A young girl lunges and thrusts an invisible sword into her opponent and hovers triumphantly as her victim crumples to the floor. Thus ends the scene as girls, age 8-13, rehearse for "The Iliad," a drama characterized by betrayal, rage and vengeance, premiering in November at A Red Orchid Theatre's Youth Ensemble.
It might seem odd to use an entire cast of young girls for a drama filled with battle scenes, dead bodies and adult male roles, but Director Steve Wilson and Craig Wright, the screenwriter who adapted the script specifically for the girls, were going for the unexpected.
"These young girls will never get to play roles like this. They'll never get these meaty roles to sink their teeth in," Wilson says. "And how interesting to use women in a play with all male roles where the women only show up as trophies, to empower women."
The girls screamed and writhed through the rest of the reading and acting exercises. Witnessing the young actors dying to join the dead bodies strewn on the makeshift stage is a chilling experience. The believability of their performance doesn't reveal their inexperience. Although many of the older girls have been with the Youth Ensemble for three years since its inception, this is their first drama, and the girls are anything but intimidated.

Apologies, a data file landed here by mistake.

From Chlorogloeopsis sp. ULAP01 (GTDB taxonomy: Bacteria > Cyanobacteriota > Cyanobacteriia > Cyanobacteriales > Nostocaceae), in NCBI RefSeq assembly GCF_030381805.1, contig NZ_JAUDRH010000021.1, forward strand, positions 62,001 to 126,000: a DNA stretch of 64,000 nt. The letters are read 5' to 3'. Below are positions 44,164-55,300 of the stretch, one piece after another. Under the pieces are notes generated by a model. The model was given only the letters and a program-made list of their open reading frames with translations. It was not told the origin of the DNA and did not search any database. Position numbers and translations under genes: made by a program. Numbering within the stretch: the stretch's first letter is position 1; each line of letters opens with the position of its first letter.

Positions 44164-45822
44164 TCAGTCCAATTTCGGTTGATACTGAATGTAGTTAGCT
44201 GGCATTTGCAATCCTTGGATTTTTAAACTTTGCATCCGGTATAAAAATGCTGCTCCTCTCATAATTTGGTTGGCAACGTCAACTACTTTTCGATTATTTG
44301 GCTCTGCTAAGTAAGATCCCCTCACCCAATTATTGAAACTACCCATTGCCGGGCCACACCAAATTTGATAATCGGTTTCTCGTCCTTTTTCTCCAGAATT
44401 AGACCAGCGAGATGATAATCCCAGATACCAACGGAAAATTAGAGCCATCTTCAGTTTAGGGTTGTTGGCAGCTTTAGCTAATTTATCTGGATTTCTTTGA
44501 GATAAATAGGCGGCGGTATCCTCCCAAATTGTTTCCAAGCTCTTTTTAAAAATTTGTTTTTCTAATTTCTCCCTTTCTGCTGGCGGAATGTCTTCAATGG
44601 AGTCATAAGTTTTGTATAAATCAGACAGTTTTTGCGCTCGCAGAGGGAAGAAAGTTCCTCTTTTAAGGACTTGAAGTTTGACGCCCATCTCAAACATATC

"It's teaching me to be more of a serious actress," says Kara Ryan, 13.
In the world of acting, kids are usually confined to lighthearted scripts and productions, but Wilson says he believes in the emotional capacity and capabilities of children. His goal is to provide them with an opportunity to have a voice not only as females, but also as children and as young actors.
"They want it," Wilson says. "I've posed the challenge and they want to see it through. They want to prove to the world that they can do this."
Wilson sees every difficulty as a teaching opportunity, and the lessons the kids receive expand beyond the realm of theater. Whether it be learning to focus within their craft or understanding themselves and their reactions, such as anger or grief, these are lessons only provided by an emotionally charged drama like "The Iliad."
A question-and-answer session after the play ensures the audience experiences some educational benefits, too. And the experts who will be answering the questions? The kids, of course.
"What better than kids teaching these other kids?" Wilson says. "That's exciting to me."
The script reading comes to an end, and Wilson announces they'll spend the last hour doing acting exercises.
All of the girls scream in delight before launching into a dagger-throwing exercise. Daggers, giggles and all, the show must, and will, go on.